The City of Vancouver and its residents need to change their attitudes towards real estate if the region is to thrive, and allow for taller downtown towers, Reliance Properties president and CEO Jon Stovell told a packed room of more than 1,000 delegates at the annual Urban Development Institute forecast lunch January 21.
In the event at the Hyatt Hotel Vancouver, Stovell was one of a panel of industry leaders that also included Wesgroup president Peeter Wesik and Shape Properties president John Horton, in a discussion moderated by David Porte, president of Porte Communities.
At an event that was otherwise gently optimistic in tone and forecasts, Stovell’s statements drew gasps and then an impromptu round of applause from the large crowd of industry guests.
He described Vancouver’s real estate market as “desperate” and observed that everybody from overseas investors to local home buyers are “trying to get in on the space.”
He added, “So how do we turn desperation into innovation? When governments are desperate for revenue, when our industry is desperate for product and land, when communities and homeowners are desperate for their communities not to change but also to have affordability and homeownership?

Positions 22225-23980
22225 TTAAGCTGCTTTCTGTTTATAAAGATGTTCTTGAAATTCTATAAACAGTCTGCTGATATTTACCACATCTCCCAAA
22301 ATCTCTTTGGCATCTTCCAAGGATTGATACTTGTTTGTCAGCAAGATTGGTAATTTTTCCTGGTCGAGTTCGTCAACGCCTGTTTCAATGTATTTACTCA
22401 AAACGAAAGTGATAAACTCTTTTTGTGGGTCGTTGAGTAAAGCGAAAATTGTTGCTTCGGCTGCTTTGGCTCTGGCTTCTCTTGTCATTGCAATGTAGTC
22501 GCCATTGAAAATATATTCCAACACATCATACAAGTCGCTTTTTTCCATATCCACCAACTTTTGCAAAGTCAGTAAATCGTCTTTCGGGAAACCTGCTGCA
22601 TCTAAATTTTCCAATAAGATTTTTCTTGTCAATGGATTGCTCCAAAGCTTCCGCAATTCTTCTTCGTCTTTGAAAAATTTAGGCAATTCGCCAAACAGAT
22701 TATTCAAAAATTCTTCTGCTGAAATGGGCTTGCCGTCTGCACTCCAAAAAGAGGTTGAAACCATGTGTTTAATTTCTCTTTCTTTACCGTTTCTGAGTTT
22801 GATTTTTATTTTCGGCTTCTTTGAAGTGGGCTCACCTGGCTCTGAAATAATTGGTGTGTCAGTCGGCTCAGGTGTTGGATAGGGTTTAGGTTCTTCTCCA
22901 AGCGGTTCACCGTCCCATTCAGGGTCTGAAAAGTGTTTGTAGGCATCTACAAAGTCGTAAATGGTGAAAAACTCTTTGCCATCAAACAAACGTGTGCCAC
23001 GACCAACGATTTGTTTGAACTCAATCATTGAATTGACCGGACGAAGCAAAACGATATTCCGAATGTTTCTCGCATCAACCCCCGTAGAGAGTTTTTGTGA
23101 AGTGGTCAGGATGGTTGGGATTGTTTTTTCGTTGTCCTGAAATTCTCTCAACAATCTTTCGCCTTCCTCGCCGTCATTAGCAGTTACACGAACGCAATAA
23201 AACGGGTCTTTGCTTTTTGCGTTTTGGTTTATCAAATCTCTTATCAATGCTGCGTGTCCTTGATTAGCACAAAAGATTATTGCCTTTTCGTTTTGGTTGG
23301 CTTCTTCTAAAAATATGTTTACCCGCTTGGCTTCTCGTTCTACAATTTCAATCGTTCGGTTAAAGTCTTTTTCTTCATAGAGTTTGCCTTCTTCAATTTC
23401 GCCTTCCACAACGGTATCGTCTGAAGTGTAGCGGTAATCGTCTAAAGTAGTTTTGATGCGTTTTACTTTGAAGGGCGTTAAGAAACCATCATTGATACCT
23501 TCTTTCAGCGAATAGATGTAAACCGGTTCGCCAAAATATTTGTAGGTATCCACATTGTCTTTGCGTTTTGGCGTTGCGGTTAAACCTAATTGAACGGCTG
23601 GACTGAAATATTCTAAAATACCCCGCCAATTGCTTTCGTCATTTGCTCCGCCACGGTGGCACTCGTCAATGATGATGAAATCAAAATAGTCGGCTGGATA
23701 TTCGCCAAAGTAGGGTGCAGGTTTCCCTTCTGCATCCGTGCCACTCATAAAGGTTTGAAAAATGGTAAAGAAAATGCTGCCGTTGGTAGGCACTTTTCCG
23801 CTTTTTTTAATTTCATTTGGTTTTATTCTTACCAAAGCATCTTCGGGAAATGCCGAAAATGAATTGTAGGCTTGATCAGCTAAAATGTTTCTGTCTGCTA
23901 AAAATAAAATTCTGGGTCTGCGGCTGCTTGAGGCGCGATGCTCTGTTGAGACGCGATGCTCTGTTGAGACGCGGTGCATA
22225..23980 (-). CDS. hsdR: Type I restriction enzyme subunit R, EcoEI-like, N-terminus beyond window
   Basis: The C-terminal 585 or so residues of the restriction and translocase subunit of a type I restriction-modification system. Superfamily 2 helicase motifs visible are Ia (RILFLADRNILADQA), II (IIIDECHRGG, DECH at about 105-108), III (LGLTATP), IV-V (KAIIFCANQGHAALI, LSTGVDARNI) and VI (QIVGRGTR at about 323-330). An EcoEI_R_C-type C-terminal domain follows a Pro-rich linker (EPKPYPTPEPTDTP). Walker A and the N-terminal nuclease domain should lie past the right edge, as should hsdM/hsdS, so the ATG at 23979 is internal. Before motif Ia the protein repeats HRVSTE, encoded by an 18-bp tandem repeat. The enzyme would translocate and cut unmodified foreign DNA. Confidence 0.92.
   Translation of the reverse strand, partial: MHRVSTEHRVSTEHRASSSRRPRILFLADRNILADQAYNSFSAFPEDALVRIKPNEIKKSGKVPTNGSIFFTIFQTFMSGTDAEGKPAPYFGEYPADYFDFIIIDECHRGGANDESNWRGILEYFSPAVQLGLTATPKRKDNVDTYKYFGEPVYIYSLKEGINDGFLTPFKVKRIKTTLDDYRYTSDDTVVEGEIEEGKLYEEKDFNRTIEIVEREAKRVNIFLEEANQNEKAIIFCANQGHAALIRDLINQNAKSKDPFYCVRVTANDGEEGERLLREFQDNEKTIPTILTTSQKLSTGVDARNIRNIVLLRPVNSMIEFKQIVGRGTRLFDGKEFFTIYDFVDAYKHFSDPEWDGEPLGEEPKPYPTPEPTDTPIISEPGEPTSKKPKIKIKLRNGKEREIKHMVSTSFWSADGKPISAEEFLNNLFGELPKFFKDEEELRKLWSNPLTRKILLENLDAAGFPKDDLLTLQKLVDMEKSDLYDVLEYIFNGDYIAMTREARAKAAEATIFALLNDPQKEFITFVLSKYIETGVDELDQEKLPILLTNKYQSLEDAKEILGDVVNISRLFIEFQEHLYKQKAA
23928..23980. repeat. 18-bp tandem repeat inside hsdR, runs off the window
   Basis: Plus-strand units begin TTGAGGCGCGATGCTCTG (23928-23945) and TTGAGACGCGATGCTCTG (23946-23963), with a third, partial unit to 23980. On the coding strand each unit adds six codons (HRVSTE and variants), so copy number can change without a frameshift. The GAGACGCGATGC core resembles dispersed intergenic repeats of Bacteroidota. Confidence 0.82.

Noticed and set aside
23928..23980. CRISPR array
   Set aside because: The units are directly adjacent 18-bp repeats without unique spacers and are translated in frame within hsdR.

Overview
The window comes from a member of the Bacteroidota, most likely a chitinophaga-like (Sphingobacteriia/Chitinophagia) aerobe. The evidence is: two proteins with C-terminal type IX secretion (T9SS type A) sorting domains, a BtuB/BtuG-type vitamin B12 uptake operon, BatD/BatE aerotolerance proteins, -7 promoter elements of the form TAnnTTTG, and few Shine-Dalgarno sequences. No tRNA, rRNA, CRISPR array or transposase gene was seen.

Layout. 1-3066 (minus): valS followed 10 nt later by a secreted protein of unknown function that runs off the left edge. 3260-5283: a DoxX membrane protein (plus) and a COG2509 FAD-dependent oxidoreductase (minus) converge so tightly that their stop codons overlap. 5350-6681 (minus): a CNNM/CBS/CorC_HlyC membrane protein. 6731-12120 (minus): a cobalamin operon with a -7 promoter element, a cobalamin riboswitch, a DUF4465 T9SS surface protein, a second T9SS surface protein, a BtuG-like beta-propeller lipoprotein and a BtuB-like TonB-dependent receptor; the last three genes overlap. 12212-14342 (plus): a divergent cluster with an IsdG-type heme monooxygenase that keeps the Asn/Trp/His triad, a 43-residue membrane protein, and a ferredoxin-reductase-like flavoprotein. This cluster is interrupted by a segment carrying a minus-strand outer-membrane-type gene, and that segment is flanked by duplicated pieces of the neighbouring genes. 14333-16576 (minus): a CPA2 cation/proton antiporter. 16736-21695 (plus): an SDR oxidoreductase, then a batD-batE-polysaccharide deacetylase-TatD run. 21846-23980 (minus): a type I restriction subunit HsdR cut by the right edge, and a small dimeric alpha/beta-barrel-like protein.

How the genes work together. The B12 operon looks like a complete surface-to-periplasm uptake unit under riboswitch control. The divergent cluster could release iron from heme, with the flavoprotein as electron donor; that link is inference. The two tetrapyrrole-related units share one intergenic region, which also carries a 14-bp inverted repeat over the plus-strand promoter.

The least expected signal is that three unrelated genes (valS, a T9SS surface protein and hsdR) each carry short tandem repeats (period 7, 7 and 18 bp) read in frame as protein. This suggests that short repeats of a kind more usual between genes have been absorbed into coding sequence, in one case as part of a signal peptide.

“Our region needs to grow up. Our downtown is not built out fully yet, not even close. Grouse Mountain is over 4,000 feet high. Our [Reliance Properties’] downtown Burrard Place, the third-tallest building in Vancouver, will be 550 feet. Why should we ever worry that tall buildings could dominate our physical environment?
“Let’s finally let go of our bucolic fishing village past and embrace the reality of the city we have become in the eyes of the world.”
Stovell was also the panellist that forecast the strongest price rises over the next year, although he said that was “not necessarily a good thing.”
He said, “Land price records will be set at close to $1,000 per square foot zoned, in part because much of our zoning is low … Upcoming tower prices downtown will be $1,400-1,500 a square foot.
“The forced architectural eccentricity of new towers moves to absurd extremes, and these buildings routinely cost over $500 a square foot to build.”
The other panellists were more moderate in their predictions, with Wesik calling for real estate prices to stay flat over 2016 and Horton forecasting price rises of around 2.5 per cent.
Greater Vancouver’s benchmark home price ended in December 2015 up 18.9 per cent compared with a year earlier.